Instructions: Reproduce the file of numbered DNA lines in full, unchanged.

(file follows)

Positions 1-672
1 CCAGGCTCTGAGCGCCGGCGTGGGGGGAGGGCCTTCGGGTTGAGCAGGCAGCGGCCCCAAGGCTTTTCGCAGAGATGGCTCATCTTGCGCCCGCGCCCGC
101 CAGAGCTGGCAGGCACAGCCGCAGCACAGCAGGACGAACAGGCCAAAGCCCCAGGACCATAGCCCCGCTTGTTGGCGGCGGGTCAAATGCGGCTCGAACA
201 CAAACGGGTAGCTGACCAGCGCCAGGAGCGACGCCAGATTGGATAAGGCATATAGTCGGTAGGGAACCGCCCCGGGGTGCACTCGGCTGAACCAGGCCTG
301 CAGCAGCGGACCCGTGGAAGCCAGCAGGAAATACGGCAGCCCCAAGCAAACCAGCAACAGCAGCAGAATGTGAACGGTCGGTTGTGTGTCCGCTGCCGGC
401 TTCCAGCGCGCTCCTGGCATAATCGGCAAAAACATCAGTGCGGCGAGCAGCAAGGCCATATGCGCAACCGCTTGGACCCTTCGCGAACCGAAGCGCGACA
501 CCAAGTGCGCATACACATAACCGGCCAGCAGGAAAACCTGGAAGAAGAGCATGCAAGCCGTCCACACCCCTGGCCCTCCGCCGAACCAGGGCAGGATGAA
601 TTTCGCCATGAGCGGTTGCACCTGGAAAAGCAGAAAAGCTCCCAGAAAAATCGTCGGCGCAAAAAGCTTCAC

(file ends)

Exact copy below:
Positions 1-672
1 CCAGGCTCTGAGCGCCGGCGTGGGGGGAGGGCCTTCGGGTTGAGCAGGCAGCGGCCCCAAGGCTTTTCGCAGAGATGGCTCATCTTGCGCCCGCGCCCGC
101 CAGAGCTGGCAGGCACAGCCGCAGCACAGCAGGACGAACAGGCCAAAGCCCCAGGACCATAGCCCCGCTTGTTGGCGGCGGGTCAAATGCGGCTCGAACA
201 CAAACGGGTAGCTGACCAGCGCCAGGAGCGACGCCAGATTGGATAAGGCATATAGTCGGTAGGGAACCGCCCCGGGGTGCACTCGGCTGAACCAGGCCTG
301 CAGCAGCGGACCCGTGGAAGCCAGCAGGAAATACGGCAGCCCCAAGCAAACCAGCAACAGCAGCAGAATGTGAACGGTCGGTTGTGTGTCCGCTGCCGGC
401 TTCCAGCGCGCTCCTGGCATAATCGGCAAAAACATCAGTGCGGCGAGCAGCAAGGCCATATGCGCAACCGCTTGGACCCTTCGCGAACCGAAGCGCGACA
501 CCAAGTGCGCATACACATAACCGGCCAGCAGGAAAACCTGGAAGAAGAGCATGCAAGCCGTCCACACCCCTGGCCCTCCGCCGAACCAGGGCAGGATGAA
601 TTTCGCCATGAGCGGTTGCACCTGGAAAAGCAGAAAAGCTCCCAGAAAAATCGTCGGCGCAAAAAGCTTCAC